Do veterans make for lenient jurors?

The Hamdaniya case, in which marines killed an Iraqi man and then made it look as if he had been an insurgent planting a roadside bomb, has raised questions about the appropriateness of punishment. Four of the seven men convicted were sentenced only to the time they had already served in the brig.

Some observers wonder whether that was because the jurors in those cases were made up largely (in some cases exclusively) of Iraq war veterans who had experienced first-hand the same kind of hostile environment.

"One person's jury that understands what it's like in Iraq is another person's jury that's too friendly," says Eugene Fidell, president of the National Institute of Military Justice.

"There is a tension there," says Mr. Fidell, a former Coast Guard lawyer. "No one seems to think that it makes no difference that the jury has had something of the same experience. No one seems to think that that's a neutral factor."

Just as the Vietnam war did a generation ago, the Iraq War is teaching a new cohort of military men and women hard lessons about fighting an enemy that doesn't hold to traditional means of combat in which soldiers in uniform primarily attacked one another. In particular, commanders of combat units are reexamining the "rules of engagement" – what to expect on a combat mission and what violent responses are permissible, especially in an urban setting.

Here, retired Army Col. Dan Smith sees a common thread to most of the abuse cases: the killing and wounding of US troops by roadside bombs, the greatest single cause of American casualties in Iraq.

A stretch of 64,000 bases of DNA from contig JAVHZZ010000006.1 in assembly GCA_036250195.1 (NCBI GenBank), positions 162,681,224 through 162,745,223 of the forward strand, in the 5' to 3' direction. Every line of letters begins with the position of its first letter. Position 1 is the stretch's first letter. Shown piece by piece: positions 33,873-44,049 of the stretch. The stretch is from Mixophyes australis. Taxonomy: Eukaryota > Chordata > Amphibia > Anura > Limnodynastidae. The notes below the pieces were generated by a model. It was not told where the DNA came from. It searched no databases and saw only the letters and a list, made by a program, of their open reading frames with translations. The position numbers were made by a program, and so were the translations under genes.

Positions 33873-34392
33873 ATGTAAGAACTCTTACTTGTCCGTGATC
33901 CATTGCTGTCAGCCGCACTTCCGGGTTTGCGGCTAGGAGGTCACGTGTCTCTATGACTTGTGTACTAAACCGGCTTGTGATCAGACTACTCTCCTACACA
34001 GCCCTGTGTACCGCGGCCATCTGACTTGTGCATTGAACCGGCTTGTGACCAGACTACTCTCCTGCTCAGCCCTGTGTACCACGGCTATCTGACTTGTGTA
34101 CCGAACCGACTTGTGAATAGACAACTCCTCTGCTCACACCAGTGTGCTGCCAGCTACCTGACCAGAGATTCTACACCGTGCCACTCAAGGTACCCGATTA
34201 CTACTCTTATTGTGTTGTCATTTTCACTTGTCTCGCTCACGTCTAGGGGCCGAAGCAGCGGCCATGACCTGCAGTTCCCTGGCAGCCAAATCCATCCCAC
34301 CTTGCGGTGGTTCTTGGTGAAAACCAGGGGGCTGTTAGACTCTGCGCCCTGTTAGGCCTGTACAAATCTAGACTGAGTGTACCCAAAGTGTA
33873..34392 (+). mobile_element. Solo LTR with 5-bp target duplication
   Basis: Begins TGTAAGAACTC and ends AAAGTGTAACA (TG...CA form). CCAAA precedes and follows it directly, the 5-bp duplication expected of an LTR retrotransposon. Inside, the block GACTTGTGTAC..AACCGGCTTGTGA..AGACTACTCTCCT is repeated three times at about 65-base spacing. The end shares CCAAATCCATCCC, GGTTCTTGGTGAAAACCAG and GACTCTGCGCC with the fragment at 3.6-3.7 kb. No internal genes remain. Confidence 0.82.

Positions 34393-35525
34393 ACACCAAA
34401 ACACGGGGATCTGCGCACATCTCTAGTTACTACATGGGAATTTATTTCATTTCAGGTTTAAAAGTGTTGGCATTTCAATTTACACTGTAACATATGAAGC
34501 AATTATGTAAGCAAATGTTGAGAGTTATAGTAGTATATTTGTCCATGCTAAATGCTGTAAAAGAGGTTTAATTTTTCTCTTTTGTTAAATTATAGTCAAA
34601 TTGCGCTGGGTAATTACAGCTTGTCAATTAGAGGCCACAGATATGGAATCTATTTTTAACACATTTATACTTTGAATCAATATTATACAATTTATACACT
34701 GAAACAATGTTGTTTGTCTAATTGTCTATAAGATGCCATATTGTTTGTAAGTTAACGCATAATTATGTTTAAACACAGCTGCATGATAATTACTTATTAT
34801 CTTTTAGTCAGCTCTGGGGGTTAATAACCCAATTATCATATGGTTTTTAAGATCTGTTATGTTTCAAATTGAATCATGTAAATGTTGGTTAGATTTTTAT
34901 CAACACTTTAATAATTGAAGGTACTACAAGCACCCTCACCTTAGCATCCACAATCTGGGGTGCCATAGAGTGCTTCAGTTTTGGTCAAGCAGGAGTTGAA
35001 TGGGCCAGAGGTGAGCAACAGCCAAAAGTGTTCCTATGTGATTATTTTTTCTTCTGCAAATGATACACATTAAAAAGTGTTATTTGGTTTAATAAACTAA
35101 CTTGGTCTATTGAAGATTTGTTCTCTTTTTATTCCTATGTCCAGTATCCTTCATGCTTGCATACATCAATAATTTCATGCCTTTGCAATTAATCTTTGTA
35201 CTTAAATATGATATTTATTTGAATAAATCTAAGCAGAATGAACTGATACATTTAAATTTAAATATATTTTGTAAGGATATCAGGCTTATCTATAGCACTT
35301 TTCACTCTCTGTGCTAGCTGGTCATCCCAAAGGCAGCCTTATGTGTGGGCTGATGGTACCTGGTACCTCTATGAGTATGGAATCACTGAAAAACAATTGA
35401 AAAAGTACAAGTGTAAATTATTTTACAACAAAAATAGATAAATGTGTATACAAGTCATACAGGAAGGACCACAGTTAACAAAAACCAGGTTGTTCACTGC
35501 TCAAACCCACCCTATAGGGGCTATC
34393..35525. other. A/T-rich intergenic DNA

"There is pure frustration, pure anger, pure rage because there is no one who is the obvious perpetrator," says Colonel Smith, a military analyst with the Friends Committee on National Legislation who fought in Vietnam and later taught philosophy at West Point.

"Soldiers soon decide they can trust no one except their comrades … and quickly the indigenous people – all of them – become inferiors," he says. "Being inferior, they are less than human and deserve less respect, at which point one has entered the slippery slope that can end with a war crime."

To reduce combat stress, the Army now gives combat soldiers a break after 90 days. But that may not be enough, some experts say, especially for those on their second, third, or fourth tour in Iraq.

Experts point to relaxed standards

While military units are reemphasizing the importance of the laws of war and rules of engagement, some relaxed recruiting standards may cause other problems.

"Waiving rules against recruiting men and women with criminal records is leading to a substantial rise in the number of gang members wearing uniforms and getting trained to use military weapons," says Smith. "Put them in a war zone where death is common and life cheap – that's a real recipe for wanton killing."

Solis, the former Marine Corp judge advocate, agrees. "When enlistment qualifications go down, that means discipline rates go up."

As the nature of modern war changes to become less "conventional," it may be that the Uniform Code of Military Justice (passed by Congress in 1950) and the laws of war will need to be reexamined, some experts suggest.

"If what we're seeing in Afghanistan and Iraq is a harbinger of future conflicts, then there's going to have to be some change in the rather old-fashioned and conventional concepts of behavior in the battle space," says Dr. Thompson, whose work puts him in close contact with military officers and Pentagon officials.

"We are now deep into an era when combatants do everything they can to seem like they're not combatants until the last moment when they kill you," he says. "That's about as far as you can get from the [British] red coats when the laws of war first began to be formulated."